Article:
Sunday January 9, 2005 Homily by Fr. Robert Altier Baptism of the Lord
Reading I (Isaiah 42:1-4, 6-7) Reading II (Acts 10:34-38)
Gospel (St. Matthew 3:13-17)
In the first reading this morning from the Book of the Prophet Isaiah, we have a very important prophecy. It is the first of what are called the Suffering Servant Songs. These four songs (found in Isaiah 42, 49, 50, the end of 52, and all of 53) talk about the future Messiah, the one who is to come into the world as the servant of God and Who is going to suffer for the people. In this prophecy, God, speaking through Isaiah, tells us some very important things about who this servant is going to be and what He is going to be.
If we look at the correlation between the first reading and the Gospel reading, it is quite fascinating to see how Our Lord fulfills this prophecy. For instance, at the very beginning of the reading from Isaiah today, we hear the words about the servant. God says of him, This is My chosen one with whom I am well pleased. And at Our Lord’s baptism, the voice of the Father is heard saying, This is My Son, in whom I am well pleased. We also hear in the prophecy that God has chosen the servant for the victory of justice. In the Gospel reading, Our Lord says to Saint John the Baptist that this is necessary to fulfill all righteousness. The word “justice” and the word “righteousness” are the exact same word, righteousness being a Greek word and justice being a Latin word, but they are the exact same word. And so we see that in the Baptism of Our Lord there is a fulfillment of the prophecy that Isaiah has spoken.
We need to ask ourselves then, “What exactly is this fulfillment of righteousness? What exactly is this victory of righteousness? Why is Our Lord entering into the baptism of John to begin His public ministry as is made clear in the second reading. Certainly, there was no necessity of Our Lord to be baptized because John’s baptism was a baptism of repentance for the forgiveness of sin, and Our Lord had no sin. Well, we can look at this in a couple of different ways. First of all, we know that on Calvary, Our Lord, Who knew not sin, became sin for us, as Saint Paul says; and He nailed our sins to the Cross. He took all of our sins onto Himself. Therefore, as He entered into the waters of the Jordan River, it was for our repentance, not for His own, but for the repentance of all of those who would be members of the Mystical Body, all of those who would eventually repent of their sins and seek the mercy of God. Just as He brought our sins with Him to the Cross, so He brought our sins with Him to the Jordan River. And there, in being baptized with a baptism of repentance, He opened the way for each of us, who would eventually be members of His Mystical Body, to repent. Also, as Our Lord enters into the waters of baptism, He prepares the way for each one of us. If this is to fulfill all righteousness but He already is the Righteous One, what is being fulfilled? It is the righteousness of each one of us who would be baptized into Christ. It is through baptism and through the power of the Holy Spirit, Who is the Spirit of Christ and Who has been given to each one of us in our baptism, that we ourselves have become righteous, that justice has been fulfilled in each one of us. And so it is through this baptism of Our Lord on behalf of His Mystical Body that righteousness is given to us.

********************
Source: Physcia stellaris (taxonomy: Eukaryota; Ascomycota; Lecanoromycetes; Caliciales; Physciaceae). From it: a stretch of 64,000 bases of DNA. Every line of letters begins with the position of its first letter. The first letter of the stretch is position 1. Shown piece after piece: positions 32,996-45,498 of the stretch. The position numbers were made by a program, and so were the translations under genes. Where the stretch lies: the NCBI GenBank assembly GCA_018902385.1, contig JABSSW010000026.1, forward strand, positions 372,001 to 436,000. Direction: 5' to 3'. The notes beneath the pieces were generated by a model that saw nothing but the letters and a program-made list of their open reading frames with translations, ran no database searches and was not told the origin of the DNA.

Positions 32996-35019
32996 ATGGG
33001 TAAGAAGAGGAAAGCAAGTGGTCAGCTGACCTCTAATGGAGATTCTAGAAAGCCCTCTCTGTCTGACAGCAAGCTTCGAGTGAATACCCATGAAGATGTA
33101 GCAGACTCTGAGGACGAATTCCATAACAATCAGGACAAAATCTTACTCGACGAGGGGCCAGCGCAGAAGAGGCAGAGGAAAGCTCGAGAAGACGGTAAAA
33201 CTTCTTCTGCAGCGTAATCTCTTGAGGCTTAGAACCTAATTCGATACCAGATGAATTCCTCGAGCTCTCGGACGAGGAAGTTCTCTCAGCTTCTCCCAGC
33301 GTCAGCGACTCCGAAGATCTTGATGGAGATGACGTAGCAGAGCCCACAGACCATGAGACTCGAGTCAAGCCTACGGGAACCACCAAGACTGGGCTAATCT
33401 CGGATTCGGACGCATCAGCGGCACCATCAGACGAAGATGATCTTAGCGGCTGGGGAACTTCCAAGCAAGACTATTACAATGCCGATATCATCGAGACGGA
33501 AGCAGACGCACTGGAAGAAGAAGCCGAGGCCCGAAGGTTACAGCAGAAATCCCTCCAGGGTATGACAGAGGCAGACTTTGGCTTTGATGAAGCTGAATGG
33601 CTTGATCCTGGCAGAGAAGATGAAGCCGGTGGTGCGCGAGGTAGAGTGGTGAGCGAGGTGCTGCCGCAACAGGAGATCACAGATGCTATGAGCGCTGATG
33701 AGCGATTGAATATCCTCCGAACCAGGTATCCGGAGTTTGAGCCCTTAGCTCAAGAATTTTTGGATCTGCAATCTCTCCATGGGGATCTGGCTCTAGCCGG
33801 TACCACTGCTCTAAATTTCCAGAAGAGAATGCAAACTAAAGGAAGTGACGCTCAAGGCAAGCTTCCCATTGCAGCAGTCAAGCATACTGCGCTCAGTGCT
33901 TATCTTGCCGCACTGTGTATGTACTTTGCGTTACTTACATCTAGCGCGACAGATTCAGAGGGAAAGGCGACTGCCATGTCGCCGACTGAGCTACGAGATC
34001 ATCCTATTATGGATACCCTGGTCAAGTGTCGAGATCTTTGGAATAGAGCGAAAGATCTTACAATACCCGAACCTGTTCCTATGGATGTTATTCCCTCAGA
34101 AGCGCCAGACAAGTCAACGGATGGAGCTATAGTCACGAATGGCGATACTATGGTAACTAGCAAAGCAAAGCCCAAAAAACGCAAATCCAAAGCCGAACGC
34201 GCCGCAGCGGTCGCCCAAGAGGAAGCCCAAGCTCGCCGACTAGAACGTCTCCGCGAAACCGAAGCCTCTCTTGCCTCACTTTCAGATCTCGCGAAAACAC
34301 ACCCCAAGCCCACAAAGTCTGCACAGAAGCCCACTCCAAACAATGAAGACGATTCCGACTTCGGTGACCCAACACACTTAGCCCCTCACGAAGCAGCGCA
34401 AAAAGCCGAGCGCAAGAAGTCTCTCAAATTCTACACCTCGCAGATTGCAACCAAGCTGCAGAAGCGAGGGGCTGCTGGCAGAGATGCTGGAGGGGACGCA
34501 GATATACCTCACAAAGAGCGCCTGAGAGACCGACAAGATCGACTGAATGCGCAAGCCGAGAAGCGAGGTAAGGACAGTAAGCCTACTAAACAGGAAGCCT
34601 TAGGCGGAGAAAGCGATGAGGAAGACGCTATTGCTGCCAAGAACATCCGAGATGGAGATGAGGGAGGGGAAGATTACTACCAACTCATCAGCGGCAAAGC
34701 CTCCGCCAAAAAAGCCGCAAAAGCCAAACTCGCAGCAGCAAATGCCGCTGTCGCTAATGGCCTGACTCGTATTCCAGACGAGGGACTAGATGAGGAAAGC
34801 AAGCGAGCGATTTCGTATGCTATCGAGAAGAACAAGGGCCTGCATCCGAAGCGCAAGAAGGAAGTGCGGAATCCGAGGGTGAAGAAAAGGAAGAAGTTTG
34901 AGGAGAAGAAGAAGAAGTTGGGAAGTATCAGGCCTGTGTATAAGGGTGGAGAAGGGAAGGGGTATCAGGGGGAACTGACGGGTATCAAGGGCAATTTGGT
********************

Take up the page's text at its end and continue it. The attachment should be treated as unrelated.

This also means, of course, that if righteousness is ours, true holiness is ours. God is offering to each one of us to be truly just, which means without sin. It is exactly what happened at the moment we were baptized: We were made truly righteous. Every single sin we had ever committed (or for those of us who were baptized as infants, Original Sin being the only sin that would have been there at the time) was completely removed and we were truly righteous before the Lord. But it was not just a matter that God had given us that righteousness for the moment, but rather it is a call to be righteous, to live in this world as righteous persons, people whose sins are forgiven and who are striving to no longer sin.